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Darío Gael Blanco: "Being trans is neither a whim nor an ordeal"


This 33-year-old writer and translator practices daily activism by showing his day-to-day life on social networks. The 'trans law' does not change his life, but that of those who come after him, he maintains

When I arrive at the appointment, the interviewee is posing between shy and defiant for the photographer's camera in the alleyway of the Mary Read bookstore, in Madrid, specialized in LGTBIQ+ books and culture, where people like him go in search of intellectual references and meat and bone.

It's nice to see his poise at the same time cool and vulnerable.

It is, later, in the basement of the premises, luminous white and with mirrors everywhere, as if to conjure the historical invisibility of many of its authors, and of their clientele, when we chat long and hard, without filters or cover, warming our hands with a chocolate courtesy of the house.

Only a few days ago the Congress of Deputies approved the

trans law


and Darío lives mixed feelings and emotions about it.

How does this law change your life?

In almost nothing, really.

I already have everything changed.

But there are trains that I have already missed, such as having been able to freeze ovules before my transition, or access sunscreens in my adolescence, and cumbersome and arbitrary procedures that I have had to eat yes or yes to change my sex on the DNI.

When did you start to feel different from your girl friends?

I always felt between two waters.

Perhaps because of my appearance, I was not always perceived as a girl.

I was excited when they treated me as masculine, but I didn't reject my feminine part either.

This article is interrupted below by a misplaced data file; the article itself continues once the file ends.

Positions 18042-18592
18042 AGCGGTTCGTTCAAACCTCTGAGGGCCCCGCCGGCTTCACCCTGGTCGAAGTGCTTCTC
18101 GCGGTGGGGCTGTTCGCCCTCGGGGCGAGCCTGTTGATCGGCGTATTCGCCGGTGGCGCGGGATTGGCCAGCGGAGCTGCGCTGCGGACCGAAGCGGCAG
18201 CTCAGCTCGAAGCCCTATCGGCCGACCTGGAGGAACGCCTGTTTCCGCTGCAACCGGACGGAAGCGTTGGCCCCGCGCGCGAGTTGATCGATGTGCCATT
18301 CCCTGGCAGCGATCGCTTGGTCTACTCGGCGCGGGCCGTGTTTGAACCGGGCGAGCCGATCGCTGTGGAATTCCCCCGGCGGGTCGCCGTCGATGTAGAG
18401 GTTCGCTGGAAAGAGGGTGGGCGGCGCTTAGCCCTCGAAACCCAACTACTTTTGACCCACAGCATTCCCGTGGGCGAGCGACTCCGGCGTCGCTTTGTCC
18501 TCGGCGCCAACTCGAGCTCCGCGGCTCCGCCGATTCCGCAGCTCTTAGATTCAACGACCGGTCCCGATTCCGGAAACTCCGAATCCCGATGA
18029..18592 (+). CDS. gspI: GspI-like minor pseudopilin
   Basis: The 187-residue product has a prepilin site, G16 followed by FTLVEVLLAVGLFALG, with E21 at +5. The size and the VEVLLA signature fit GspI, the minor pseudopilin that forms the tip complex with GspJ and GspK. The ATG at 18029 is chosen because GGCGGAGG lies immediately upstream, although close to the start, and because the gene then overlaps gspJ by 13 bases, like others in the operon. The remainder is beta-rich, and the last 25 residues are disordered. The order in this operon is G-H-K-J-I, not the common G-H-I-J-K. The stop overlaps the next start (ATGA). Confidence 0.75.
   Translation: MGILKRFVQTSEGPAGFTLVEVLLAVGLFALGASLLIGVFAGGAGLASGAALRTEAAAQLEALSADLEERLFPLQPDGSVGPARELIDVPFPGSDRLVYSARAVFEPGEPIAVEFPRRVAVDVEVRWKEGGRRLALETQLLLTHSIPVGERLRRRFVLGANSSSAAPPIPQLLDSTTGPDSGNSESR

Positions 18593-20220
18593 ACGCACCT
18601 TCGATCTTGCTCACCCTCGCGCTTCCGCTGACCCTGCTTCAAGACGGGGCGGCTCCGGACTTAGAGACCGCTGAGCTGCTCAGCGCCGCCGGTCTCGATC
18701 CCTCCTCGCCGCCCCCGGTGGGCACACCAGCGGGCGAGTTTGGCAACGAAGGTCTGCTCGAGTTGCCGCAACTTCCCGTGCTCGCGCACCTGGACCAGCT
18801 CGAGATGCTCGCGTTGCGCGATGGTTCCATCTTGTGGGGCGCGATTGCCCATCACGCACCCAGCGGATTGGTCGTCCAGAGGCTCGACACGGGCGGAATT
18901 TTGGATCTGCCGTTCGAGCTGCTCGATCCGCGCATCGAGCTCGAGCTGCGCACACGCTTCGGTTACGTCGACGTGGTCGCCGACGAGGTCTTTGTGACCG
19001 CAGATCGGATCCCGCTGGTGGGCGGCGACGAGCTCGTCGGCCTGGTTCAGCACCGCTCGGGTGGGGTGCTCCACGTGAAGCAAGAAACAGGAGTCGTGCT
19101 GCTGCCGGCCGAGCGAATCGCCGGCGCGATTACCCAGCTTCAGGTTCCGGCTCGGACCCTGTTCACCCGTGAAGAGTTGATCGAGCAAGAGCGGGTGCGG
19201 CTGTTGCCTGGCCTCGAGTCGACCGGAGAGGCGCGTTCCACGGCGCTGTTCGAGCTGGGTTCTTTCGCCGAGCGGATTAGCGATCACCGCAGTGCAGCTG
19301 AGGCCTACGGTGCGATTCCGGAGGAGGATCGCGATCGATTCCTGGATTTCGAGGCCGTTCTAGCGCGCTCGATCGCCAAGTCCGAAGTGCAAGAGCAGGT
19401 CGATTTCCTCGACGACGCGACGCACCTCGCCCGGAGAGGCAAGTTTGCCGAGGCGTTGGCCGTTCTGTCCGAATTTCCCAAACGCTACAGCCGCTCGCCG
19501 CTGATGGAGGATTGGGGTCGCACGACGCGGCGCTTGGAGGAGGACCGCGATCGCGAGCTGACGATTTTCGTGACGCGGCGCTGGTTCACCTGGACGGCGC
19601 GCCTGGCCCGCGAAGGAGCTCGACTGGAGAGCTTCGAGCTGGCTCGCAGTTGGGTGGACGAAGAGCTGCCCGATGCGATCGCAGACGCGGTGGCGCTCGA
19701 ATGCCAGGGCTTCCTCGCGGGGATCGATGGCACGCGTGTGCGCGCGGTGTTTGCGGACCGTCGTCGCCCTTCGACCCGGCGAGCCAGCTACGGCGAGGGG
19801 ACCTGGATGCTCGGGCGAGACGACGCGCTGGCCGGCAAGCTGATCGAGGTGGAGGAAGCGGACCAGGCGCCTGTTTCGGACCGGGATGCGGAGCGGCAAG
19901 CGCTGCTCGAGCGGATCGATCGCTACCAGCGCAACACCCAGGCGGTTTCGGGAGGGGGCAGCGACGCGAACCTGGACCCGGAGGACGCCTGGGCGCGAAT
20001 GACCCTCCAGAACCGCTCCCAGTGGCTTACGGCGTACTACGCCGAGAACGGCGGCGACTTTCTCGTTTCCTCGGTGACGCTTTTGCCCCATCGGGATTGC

The same thing happened to me with the issue of whether I liked boys or girls.

At home, my parents created an environment in which it was not necessary to define oneself.

That ambiguity served me for years to survive.

It was at the age of 23, on Erasmus in Berlin, living alone, when I was able to listen to myself, without interference, I decided that I couldn't take the decision any longer, and I started on the road.

What is being trans?

In my case, being clear from very early on what it was not, and the fact that they forced me to do arbitrary things based on it, caused me immense discomfort and real socialization problems.

That is what certain feminists propose:

abolish gender

, the social and cultural construct linked to sex.

But they never talk about abolishing the gender of their male partners, who can be very careful machirulos, by the way.

They state that, due to the fact of having one thing or another between your legs, from the moment you are born until you die, you have to be and be perceived in a certain way.

It is a fixation with the genitals that borders on the pathological.

You haven't told me what it's like to be trans.

It's almost easier to say what it isn't.

It is not, or not only, a feeling or a will.

It is simply being who you are and being named as such.

Being trans is neither a whim nor is it an ordeal.

Trans is non-binary.

For me, the ultimate goal of activism is that there are no watertight compartments, that everyone is allowed to be whoever we are.

We contribute more than we subtract.

Do you understand parents who fear that a trans child will “touch” them because of what they are going to suffer in life?

You will suffer anyway.

All teenagers suffer.

That was my mother's pain at first.

But, really, that suffering is not your thing, but the rest, which we reproduce ourselves, true, but which can be changed.

If the parents do not want them to suffer, it is up to them to make their way passable.


The operations are terrible.